SBJ/June 9-15, 2014/Media

Weathering a storm: Rain dampens NASCAR ratings

NASCAR’s TV ratings dropped 10 percent on Fox this season, following a stretch of races that experienced the circuit’s most weather-related delays in seven years.

Fox averaged a 4.3 Nielsen rating and 7 million viewers through the first 13 Sprint Cup races of the season compared to a 4.8 rating and 7.8 million viewers last year.

Rain delayed the start of the Daytona 500 in February, one of several rain delays this year.
Photo by: GETTY IMAGES

Fox and NASCAR executives blamed poor weather for this year’s decreases. The sport got off to a particularly bad start when rain delayed the start of the Daytona 500 more than six hours and forced it to air opposite the Winter Olympics’ closing ceremony. Not surprisingly, the Daytona 500’s TV ratings dropped 43 percent from last year, earning a 5.6 rating and 9.3 million viewers.

Subsequent rain delays at Bristol Motor Speedway, Texas Motor Speedway (delayed until Monday) and Kansas Speedway made it difficult to build the type of momentum that typically drives viewership. But even with the 10 percent drop, NASCAR still ranked as the most-watched sports event of the day for nine of its 12 weekend races.

“Between the rain and having to face the Olympics, [it] made it very difficult for us to get our traction,” said Mike Mulvihill, Fox Sports senior vice president of programming and research. “We didn’t have a point at any time this season where we had more than three consecutive races run without a rain postponement or significant rain delay.”

Ad buyers said that NASCAR offers enough inventory over the course of its season to make up for any ratings declines advertisers experienced and said that this year’s ratings results shouldn’t affect advertising interest in the sport next year.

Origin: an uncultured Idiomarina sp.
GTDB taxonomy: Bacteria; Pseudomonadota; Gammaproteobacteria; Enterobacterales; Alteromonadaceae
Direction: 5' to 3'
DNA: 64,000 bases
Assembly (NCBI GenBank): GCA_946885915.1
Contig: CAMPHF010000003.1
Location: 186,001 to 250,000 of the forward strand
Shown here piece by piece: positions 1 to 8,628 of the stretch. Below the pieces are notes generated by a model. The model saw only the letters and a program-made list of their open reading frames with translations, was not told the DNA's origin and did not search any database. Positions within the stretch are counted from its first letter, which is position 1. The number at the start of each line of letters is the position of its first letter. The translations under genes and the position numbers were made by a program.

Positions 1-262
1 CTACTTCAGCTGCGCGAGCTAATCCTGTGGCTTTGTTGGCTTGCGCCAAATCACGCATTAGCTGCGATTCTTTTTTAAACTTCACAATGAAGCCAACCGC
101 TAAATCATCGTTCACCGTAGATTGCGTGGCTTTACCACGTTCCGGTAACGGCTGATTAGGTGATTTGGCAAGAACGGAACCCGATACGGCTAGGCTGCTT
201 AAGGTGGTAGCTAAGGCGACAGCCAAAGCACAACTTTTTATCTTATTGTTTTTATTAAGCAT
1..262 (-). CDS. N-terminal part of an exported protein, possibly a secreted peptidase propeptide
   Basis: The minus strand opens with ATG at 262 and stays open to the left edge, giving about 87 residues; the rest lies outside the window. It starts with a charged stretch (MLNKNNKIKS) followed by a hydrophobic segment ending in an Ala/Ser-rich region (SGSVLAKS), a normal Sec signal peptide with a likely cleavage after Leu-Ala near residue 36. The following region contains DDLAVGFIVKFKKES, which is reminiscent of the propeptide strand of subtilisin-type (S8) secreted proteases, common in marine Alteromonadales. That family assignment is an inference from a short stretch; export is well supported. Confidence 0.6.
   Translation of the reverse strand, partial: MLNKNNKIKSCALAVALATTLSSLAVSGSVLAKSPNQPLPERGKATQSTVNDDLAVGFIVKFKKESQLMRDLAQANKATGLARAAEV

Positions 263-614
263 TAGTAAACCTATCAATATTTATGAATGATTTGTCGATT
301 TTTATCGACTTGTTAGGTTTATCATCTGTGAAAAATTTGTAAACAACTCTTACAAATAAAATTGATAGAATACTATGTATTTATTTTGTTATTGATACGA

“It’s important to note that even though we’ve been experiencing some ratings erosion on the NASCAR front, it’s still pulling huge numbers when compared to other sports properties as well as what is available in the general market,” said Jeremy Carey, managing director at Optimum Sports, a sports marketing and media agency that works with Gatorade, Lowe’s and other NASCAR advertisers. “Not too much out there right now that delivers NASCAR-size numbers on a regular basis.”

Even through the overall viewership drop, NASCAR saw increases in key demographics. Hispanic viewership rose 12 percent, building on last year’s increase of 40 percent in that demographic. Plus, viewership in the 18- to 24-year-old male demo rose 6 percent.

NASCAR also changed the way it determines the field for its postseason Chase for the Sprint Cup Championship, as well. After determining the Chase field based on points for the last 10 years, it now will be made up of the drivers with the most wins. The field then will be narrowed from 16 drivers to four drivers over the final 10 races of the season.

“We like our chances for a really good late first half into second half of the season,” said Steve Herbst, NASCAR vice president of broadcasting and production. “As we get into the summer months and there are guys out there looking for wins and the Chase approaches, [viewership and ratings] will rise.”

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